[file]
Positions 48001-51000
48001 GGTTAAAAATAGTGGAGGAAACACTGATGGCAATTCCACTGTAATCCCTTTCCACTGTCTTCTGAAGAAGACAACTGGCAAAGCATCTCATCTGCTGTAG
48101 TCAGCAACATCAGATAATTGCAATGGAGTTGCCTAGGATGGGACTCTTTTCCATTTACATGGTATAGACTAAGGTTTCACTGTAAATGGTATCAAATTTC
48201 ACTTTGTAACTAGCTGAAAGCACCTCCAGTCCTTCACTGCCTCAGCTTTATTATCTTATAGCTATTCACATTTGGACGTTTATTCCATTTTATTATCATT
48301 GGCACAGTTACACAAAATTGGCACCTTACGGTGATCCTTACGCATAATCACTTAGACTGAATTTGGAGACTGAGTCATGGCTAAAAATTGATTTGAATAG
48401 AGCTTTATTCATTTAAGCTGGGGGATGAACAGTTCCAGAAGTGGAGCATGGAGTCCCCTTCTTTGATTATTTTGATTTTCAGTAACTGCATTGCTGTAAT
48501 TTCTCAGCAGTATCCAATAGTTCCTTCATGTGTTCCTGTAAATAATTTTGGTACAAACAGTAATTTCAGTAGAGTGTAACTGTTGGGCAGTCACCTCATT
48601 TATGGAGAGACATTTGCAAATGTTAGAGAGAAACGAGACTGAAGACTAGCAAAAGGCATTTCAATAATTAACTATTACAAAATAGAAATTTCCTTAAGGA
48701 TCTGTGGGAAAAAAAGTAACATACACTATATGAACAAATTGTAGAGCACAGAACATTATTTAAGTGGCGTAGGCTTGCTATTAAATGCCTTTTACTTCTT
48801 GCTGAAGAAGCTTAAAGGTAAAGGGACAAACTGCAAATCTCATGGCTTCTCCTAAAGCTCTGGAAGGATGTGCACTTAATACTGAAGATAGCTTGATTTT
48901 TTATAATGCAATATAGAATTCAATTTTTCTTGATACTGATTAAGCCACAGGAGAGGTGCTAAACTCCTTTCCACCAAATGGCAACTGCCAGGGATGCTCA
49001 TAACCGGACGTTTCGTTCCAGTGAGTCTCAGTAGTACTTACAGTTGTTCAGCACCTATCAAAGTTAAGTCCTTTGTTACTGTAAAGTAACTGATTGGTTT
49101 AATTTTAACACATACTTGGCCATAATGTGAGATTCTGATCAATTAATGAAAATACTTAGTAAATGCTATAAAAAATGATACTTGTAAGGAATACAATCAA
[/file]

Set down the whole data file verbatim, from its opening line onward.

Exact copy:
Positions 48001-51000
48001 GGTTAAAAATAGTGGAGGAAACACTGATGGCAATTCCACTGTAATCCCTTTCCACTGTCTTCTGAAGAAGACAACTGGCAAAGCATCTCATCTGCTGTAG
48101 TCAGCAACATCAGATAATTGCAATGGAGTTGCCTAGGATGGGACTCTTTTCCATTTACATGGTATAGACTAAGGTTTCACTGTAAATGGTATCAAATTTC
48201 ACTTTGTAACTAGCTGAAAGCACCTCCAGTCCTTCACTGCCTCAGCTTTATTATCTTATAGCTATTCACATTTGGACGTTTATTCCATTTTATTATCATT
48301 GGCACAGTTACACAAAATTGGCACCTTACGGTGATCCTTACGCATAATCACTTAGACTGAATTTGGAGACTGAGTCATGGCTAAAAATTGATTTGAATAG
48401 AGCTTTATTCATTTAAGCTGGGGGATGAACAGTTCCAGAAGTGGAGCATGGAGTCCCCTTCTTTGATTATTTTGATTTTCAGTAACTGCATTGCTGTAAT
48501 TTCTCAGCAGTATCCAATAGTTCCTTCATGTGTTCCTGTAAATAATTTTGGTACAAACAGTAATTTCAGTAGAGTGTAACTGTTGGGCAGTCACCTCATT
48601 TATGGAGAGACATTTGCAAATGTTAGAGAGAAACGAGACTGAAGACTAGCAAAAGGCATTTCAATAATTAACTATTACAAAATAGAAATTTCCTTAAGGA
48701 TCTGTGGGAAAAAAAGTAACATACACTATATGAACAAATTGTAGAGCACAGAACATTATTTAAGTGGCGTAGGCTTGCTATTAAATGCCTTTTACTTCTT
48801 GCTGAAGAAGCTTAAAGGTAAAGGGACAAACTGCAAATCTCATGGCTTCTCCTAAAGCTCTGGAAGGATGTGCACTTAATACTGAAGATAGCTTGATTTT
48901 TTATAATGCAATATAGAATTCAATTTTTCTTGATACTGATTAAGCCACAGGAGAGGTGCTAAACTCCTTTCCACCAAATGGCAACTGCCAGGGATGCTCA
49001 TAACCGGACGTTTCGTTCCAGTGAGTCTCAGTAGTACTTACAGTTGTTCAGCACCTATCAAAGTTAAGTCCTTTGTTACTGTAAAGTAACTGATTGGTTT
49101 AATTTTAACACATACTTGGCCATAATGTGAGATTCTGATCAATTAATGAAAATACTTAGTAAATGCTATAAAAAATGATACTTGTAAGGAATACAATCAA